All this being said, many may yet be skeptical of my claim that adult curiosity is in short supply. Nearly all would nod their heads in agreement to my praises of curiosity, but here’s the catch, do most of us genuinely practice it in our daily lives? I’d venture to guess no. Allow me to supply a couple of reasons why.

Firstly, many adults may feel suffocated by their “identity-concepts”. By way of explanation, they may be dissuaded from pursuing those natural interests that tug impatiently at their souls because they believe these interests to be incompatible with their public personas — or perhaps ill-adequately aligned with the existing pillars of their life so that their dabbling attempts would feel unproductive or silly.

Say you are an accountant and you secretly field flickering urges to tinker with art. These two interests with their seemingly polarizing relationship may threaten your adult persona, generating identity confusion. This incompatibility-question is certainly not a universal dilemma, but it is a legitimate hurdle for some.

I also believe curiosity is thinly practiced in adulthood because it contradicts the scarcity-mindset that so many of us are unconsciously chained to. A curiosity or “abundance” mindset views the world as richly interesting, teeming with possibilities and potential discoveries, indefatigable, always supplying us with fresh fascinations and sources of meaning and beauty.

A “scarcity mindset,” on the other hand — in many ways a fixture of American adulthood — is grounded in the weariness of marathon to-do lists, perpetual fear of depleting energy and the miserable task of scraping together enough time and inner and outer resources simply to get by. It is faithless, closed-in, rote.

The abundance mindset implicit in the adult practice of intentional curiosity delivers freedom, lightness, and a delicious openness. Flipping to the scarcity mindset again: it is hemmed-in, gloomy, unconvinced of the healing potentialities of aimless fun, inquisitive questioning, and a reincarnation of the childhood spirit in all its freely-roving, individualist glory.

So, what is the verdict? Actively practicing curiosity requires intentional nurturance in a collective adulthood environment necessarily hostile to it. Curiosity connects us back to our childhood vision, a time when many of us were awash in wonder and naturally spurred by an insatiable desire to know and explore.

It alleviates the unseen pressures of obedience and conformity, and allows a new, light freedom to usher itself in in its place. To be curious is also to partake of an “abundance mindset;” to dabble in the belief that the world is full, lush, and with immense depth and powers to spiritually sustain us.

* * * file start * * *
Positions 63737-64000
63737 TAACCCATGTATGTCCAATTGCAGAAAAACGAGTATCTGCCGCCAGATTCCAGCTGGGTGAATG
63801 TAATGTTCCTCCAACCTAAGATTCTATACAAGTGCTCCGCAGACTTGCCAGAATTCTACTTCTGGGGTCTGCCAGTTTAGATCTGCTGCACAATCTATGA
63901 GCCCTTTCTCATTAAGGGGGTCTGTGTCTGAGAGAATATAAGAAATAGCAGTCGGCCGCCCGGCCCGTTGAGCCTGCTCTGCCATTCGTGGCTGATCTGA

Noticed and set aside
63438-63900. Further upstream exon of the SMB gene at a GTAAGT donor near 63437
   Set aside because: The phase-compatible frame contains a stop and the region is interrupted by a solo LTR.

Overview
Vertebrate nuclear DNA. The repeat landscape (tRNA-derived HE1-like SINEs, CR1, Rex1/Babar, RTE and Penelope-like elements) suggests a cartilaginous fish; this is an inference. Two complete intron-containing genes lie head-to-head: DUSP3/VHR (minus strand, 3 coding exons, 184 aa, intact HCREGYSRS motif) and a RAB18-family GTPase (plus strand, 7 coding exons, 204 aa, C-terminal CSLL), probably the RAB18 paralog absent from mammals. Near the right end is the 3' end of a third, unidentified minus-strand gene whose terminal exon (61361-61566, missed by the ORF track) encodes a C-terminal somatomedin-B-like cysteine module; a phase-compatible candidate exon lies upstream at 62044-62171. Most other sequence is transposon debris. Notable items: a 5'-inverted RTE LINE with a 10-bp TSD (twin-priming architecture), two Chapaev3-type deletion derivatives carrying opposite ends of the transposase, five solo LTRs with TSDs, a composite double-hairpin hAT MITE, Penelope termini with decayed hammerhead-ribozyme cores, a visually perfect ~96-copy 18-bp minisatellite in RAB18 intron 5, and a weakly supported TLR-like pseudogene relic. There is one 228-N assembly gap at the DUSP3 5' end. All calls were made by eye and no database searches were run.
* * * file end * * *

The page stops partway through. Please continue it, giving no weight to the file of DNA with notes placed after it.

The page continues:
At its root I believe curiosity to be far more profound than we initially think. It is the very naked, glittering essence of what it means to be human. I will end with two quotes that demonstrate — albeit with a cryptic elegance — just this. And I will leave it up to you, the reader, to tap into that underutilized psychic muscle heretofore discussed to discover their veiled relevance.

“There’s a thread you follow. It goes among things that change. But it doesn’t change. People wonder about what you are pursuing. You have to explain about the thread. But it is hard for others to see. While you hold it you can’t get lost. Tragedies happen; people get hurt or die; and you suffer and get old. Nothing you do can stop time’s unfolding. You don’t ever let go of the thread.”

— William Stafford, The Way It Is

“Are you happy?” “In all honesty? No. But I am curious — I am curious in my sadness, and I am curious in my joy. I am everseeking, everfeeling. I am in awe of the beautiful moments life gives us, and I am in awe of the difficult ones. I am transfixed by grief, by growth. It is all so stunning, so rich, and I will never convince myself that I cannot be somber, cannot be hurt, cannot be overjoyed. I want to feel it all — I don’t want to cover it up or numb it. So no, I am not happy. I am open, and I wouldn’t have it any other way.”

Bianca Sparacino, Seeds Planted in Concrete

So do not let your curiosity die. It is freedom, beauty, pleasure, and unflinching desire for truth bound up in one. Don’t forget!